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Halloween: safety first!

With Halloween just days away, I decided to write about the important safety rules that must be respected to guarantee Halloween night is memorable for all.

 

Reminding children of these basic rules is crucial to avoid this celebration turning into a nightmare. Even if they have heard them before, here are rules worth repeating:

  • Wear makeup instead of a mask so you can see where you are going.
  • Wear a costume that fits to avoid tripping and falling.
  • Be seen: stick reflective strips on your costume so drivers can see you.
  • Go trick-or-treating with your family and never knock on a door if you are not with an adult.
  • Never enter a house, always stay outside.
  • On the street, never follow a stranger.
  • Always visit all the houses on one side of the street before crossing over to the other side. Be careful when crossing the street and respect traffic lights and signals.
  • Even if eating candy is tempting while you are out trick-or-treating, remember that an adult must check your candy before you eat it.
  • Don't forget that policemen are your friends. If you have a problem, they can help you.


I suggest discussing these rules with your group during circle time. Present the following situations to your group and encourage them to determine whether they respect the safety rules mentioned above or not. Invite them to discuss each situation and explain why they feel each situation is acceptable or unacceptable.

  • I am wearing my mother's dress as part of my princess costume. It drags on the ground behind me.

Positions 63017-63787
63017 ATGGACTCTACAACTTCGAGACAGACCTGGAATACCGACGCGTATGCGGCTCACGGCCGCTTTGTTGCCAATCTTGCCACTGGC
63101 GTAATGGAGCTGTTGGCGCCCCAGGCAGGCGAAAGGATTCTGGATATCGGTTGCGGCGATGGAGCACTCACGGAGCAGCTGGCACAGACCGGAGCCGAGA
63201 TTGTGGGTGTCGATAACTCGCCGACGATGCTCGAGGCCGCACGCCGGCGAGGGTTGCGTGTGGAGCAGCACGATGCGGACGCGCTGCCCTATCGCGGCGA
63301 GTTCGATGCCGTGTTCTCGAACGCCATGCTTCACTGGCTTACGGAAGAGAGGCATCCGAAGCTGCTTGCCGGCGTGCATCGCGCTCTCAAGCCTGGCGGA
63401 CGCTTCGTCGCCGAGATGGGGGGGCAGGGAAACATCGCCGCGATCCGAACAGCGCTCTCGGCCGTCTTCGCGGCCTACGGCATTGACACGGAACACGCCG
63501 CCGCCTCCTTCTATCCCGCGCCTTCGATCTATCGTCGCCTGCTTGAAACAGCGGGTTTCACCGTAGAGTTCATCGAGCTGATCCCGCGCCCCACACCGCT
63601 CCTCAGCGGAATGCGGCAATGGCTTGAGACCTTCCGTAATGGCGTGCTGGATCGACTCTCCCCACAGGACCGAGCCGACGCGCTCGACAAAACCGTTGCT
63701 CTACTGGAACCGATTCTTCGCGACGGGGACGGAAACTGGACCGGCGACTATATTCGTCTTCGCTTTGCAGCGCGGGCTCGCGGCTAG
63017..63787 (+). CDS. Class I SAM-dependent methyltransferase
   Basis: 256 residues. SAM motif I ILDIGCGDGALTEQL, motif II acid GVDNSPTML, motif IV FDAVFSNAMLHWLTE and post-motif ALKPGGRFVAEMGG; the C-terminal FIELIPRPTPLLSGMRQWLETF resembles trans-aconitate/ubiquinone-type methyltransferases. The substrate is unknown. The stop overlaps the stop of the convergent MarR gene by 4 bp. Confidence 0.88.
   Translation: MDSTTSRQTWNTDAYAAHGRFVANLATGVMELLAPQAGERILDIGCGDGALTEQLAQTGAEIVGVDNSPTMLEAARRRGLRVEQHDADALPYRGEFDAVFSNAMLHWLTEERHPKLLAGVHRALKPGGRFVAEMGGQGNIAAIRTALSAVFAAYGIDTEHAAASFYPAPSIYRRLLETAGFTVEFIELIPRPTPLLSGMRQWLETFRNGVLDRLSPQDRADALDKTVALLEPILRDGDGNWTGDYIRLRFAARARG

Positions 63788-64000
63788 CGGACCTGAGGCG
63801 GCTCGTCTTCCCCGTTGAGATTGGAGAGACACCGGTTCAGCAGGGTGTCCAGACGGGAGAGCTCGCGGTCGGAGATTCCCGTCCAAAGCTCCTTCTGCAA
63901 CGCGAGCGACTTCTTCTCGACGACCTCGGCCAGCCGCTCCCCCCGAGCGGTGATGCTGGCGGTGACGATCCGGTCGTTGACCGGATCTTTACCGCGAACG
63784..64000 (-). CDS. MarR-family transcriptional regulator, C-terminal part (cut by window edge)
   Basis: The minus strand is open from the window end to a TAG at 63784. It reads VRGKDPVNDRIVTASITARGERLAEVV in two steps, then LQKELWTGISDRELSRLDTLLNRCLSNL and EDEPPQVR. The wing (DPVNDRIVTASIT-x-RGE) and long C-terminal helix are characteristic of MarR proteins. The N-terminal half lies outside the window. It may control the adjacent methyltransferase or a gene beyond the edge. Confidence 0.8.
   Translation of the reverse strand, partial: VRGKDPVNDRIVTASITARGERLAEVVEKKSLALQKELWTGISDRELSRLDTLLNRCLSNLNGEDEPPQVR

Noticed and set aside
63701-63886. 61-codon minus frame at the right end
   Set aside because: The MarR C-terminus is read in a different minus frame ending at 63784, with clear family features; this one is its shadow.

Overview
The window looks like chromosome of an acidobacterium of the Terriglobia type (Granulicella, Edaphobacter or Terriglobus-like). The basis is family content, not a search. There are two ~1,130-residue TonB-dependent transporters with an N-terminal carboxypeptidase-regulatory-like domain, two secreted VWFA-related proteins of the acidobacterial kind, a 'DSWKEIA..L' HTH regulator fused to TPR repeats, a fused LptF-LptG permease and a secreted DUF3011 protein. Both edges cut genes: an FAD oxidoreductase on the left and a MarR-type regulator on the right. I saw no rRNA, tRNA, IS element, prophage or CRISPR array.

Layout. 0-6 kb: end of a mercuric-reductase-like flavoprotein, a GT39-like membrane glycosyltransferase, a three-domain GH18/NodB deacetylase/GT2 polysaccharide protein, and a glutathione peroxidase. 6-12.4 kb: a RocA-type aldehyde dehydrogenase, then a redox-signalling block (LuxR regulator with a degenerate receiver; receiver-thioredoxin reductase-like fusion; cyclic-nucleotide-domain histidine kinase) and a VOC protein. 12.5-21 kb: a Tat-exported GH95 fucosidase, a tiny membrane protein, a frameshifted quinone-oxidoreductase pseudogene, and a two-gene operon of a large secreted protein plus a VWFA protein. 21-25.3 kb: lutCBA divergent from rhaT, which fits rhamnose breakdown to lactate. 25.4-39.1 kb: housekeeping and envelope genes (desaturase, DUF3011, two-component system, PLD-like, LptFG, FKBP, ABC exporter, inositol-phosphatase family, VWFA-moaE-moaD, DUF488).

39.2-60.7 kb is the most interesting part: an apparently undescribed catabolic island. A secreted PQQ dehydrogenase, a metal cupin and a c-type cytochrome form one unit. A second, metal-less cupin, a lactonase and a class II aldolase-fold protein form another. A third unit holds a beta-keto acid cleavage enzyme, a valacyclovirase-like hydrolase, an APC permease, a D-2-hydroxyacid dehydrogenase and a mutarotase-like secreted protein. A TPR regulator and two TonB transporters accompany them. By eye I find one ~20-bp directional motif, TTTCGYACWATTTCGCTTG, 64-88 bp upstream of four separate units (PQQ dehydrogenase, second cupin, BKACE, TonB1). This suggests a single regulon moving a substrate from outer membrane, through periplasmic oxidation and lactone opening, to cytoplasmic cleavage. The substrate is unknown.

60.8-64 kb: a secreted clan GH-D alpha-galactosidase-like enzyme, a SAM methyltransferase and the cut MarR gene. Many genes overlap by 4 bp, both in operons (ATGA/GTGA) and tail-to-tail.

• My costume is very dark, but I am wearing reflective strips on my back.
  • I really want to eat a lollipop, but I wait until I get home.
  • The street is very dark, so I decide to visit a house on one side of the street, then cross the street to visit another house, and continue going back and forth from one side of the street to the other.
  • My costume is black from head to toe.
  • A stranger asks me to follow him because he has candy he wants to give me.
  • Someone drops a chocolate in my bag. I haven't eaten chocolate in a long time and decide to eat it right away.
  • I knock on a door and the person who greets me asks me to come inside since it is very cold outside.
  • I can't find my parents. I see a police car parked on the street corner. I walk over to it.


Happy Halloween!


Nancy Hamelin


Educatall.com is not responsible for the content of this article. The information mentioned in this article is the responsibility of the author. Educatall.com shall not be held responsible for any litigation or issues resulting from this article.


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